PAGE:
In one aspect, the elongated tubular member is a U-tube, such as U-tube 1208. In this instance, the method further includes the step of circulating the fluid into the U-tube, down to the subsurface formation 610, and back up to the surface 602. The first expansion valve (such as valve 1220) may be positioned in the wellbore such that the cooling fluid flows through the first expansion valve upon or before reaching the depth of the subsurface formation 610. The first expansion valve may be positioned along the tubular member proximate an upper depth of the subsurface formation, or elsewhere along the formation. For instance, the first expansion valve may be positioned along the tubular member at a depth of about 300 to 600 feet below the surface. Alternatively, the first expansion valve may be positioned so that the cooling fluid flows through the first expansion valve en route back up to the surface 602.

In one embodiment, the wellbore further comprises an annular region (such as region 707) formed between the elongated tubular member and a diameter of the wellbore. In this instance, the method may further include the step of circulating the fluid through the tubular member, to the completion depth, and back up the wellbore through the annular region. The cooling fluid may flow through the first expansion valve upon or before reaching the depth of the subsurface formation. For instance, the first expansion valve may be positioned along the tubular member proximate an upper depth of the subsurface formation.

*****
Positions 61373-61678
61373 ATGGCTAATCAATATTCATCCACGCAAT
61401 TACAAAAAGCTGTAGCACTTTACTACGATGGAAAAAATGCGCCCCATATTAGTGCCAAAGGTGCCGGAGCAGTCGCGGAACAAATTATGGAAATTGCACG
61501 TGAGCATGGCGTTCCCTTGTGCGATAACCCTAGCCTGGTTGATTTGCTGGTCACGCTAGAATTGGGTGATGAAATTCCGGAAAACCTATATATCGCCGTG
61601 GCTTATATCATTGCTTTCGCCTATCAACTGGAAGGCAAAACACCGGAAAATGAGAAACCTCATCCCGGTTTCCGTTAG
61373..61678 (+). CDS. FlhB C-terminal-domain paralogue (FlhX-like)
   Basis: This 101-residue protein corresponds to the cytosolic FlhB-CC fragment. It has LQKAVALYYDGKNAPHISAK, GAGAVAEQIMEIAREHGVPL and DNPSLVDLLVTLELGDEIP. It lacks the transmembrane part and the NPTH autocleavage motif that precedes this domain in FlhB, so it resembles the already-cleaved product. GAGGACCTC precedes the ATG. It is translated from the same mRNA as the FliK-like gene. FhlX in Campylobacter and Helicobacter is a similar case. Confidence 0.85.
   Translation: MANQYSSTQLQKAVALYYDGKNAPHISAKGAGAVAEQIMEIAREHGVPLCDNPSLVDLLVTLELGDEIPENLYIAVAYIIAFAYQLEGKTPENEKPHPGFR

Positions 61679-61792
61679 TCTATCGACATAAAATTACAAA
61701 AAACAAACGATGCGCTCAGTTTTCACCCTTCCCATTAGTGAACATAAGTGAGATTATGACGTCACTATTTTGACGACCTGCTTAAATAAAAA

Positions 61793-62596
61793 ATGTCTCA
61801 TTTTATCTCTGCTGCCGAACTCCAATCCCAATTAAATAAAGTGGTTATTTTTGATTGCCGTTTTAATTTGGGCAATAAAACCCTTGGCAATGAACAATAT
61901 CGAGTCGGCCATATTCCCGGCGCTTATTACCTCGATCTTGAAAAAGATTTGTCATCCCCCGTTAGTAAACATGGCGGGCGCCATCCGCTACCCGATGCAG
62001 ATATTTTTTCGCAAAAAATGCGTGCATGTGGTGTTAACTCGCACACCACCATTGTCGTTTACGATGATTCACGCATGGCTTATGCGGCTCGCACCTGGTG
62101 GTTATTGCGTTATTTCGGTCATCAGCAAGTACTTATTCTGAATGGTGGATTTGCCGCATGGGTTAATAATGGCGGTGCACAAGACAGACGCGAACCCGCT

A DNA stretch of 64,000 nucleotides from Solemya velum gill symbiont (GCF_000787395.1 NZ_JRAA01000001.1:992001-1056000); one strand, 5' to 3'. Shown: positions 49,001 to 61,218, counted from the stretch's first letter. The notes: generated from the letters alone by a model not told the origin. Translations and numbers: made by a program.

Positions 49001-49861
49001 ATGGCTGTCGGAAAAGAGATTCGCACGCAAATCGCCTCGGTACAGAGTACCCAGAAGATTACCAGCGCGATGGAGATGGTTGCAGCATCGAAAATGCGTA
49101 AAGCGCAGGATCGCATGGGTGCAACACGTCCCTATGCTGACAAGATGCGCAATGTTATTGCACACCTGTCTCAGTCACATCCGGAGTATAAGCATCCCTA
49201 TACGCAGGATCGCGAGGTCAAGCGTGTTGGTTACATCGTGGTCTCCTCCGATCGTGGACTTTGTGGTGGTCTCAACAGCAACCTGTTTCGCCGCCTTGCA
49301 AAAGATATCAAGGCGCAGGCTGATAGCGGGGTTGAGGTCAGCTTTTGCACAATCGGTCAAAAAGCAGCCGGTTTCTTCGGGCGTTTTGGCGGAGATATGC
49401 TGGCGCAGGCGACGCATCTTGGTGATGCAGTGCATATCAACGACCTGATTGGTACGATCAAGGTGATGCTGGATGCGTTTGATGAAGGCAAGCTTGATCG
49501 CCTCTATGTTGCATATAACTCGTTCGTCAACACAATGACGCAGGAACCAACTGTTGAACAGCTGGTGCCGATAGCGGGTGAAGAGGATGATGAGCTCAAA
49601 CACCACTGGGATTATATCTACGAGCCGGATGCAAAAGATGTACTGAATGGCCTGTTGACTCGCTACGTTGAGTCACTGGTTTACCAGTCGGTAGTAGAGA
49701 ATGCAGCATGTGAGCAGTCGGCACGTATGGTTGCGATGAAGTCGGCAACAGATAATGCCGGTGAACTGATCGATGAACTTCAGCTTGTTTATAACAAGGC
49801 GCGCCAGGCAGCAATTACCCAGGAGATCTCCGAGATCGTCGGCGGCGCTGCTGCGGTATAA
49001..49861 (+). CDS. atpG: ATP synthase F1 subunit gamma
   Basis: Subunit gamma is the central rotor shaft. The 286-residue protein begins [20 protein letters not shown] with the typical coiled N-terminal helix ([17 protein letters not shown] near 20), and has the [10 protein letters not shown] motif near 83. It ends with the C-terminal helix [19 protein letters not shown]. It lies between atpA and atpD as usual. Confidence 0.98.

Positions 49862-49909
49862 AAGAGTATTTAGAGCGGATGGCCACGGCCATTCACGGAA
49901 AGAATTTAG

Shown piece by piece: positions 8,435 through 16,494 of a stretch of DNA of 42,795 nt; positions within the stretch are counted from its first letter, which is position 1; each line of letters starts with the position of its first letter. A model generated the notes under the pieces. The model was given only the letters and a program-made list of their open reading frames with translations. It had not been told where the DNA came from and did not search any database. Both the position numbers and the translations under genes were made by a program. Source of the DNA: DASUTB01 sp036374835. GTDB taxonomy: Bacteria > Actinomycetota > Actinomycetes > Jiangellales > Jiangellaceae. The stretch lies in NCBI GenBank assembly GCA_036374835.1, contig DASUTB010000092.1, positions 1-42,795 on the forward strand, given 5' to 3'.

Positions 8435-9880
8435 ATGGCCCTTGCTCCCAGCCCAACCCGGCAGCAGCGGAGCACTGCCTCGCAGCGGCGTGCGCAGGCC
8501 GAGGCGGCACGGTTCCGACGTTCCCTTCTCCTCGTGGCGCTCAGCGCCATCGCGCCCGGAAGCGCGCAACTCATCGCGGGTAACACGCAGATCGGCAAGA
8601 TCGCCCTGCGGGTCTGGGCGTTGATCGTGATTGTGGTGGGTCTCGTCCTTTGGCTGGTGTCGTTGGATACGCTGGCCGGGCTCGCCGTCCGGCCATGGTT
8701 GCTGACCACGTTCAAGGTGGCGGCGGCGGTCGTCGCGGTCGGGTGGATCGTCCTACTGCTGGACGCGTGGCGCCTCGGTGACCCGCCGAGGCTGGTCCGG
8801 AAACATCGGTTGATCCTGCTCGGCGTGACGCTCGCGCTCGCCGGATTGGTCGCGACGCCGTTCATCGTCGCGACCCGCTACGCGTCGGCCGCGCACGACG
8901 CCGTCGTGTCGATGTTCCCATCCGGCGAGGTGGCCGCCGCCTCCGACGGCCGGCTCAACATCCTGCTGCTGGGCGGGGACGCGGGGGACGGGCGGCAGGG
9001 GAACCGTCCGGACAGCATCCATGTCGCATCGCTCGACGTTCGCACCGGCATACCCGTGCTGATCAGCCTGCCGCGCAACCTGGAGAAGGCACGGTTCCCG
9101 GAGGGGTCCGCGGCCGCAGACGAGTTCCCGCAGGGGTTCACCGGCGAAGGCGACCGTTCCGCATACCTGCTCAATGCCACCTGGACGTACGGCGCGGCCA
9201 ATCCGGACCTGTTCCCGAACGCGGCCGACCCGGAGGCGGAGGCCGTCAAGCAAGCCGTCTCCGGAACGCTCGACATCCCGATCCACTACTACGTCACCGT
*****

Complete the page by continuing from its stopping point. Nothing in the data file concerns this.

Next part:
In another embodiment, the elongated tubular member is a U-tube comprising a downward portion through which the cooling fluid flows to the subsurface formation, and an upward portion through which the cooling fluid flows back to the surface. Preferably, the downward portion is insulated above the subsurface formation. In this embodiment, the wellbore may further include a second expansion valve. The second expansion valve is in fluid communication with the tubular member. A first pressure drop takes place through the first expansion valve, and a second pressure drop takes place through the second expansion valve. In this instance, the method further comprises expanding the cooling fluid across the second expansion valve, thereby reducing the temperature of the cooling fluid. In this way, the cooling fluid flows through the second expansion valve to further cool the subsurface formation.

In one aspect, the elongated tubular member is a U-tube. The cooling fluid flows through the first expansion valve upon or before reaching the depth of the subsurface formation. The cooling fluid further flows through the second expansion valve at or after reaching the depth of the subsurface formation.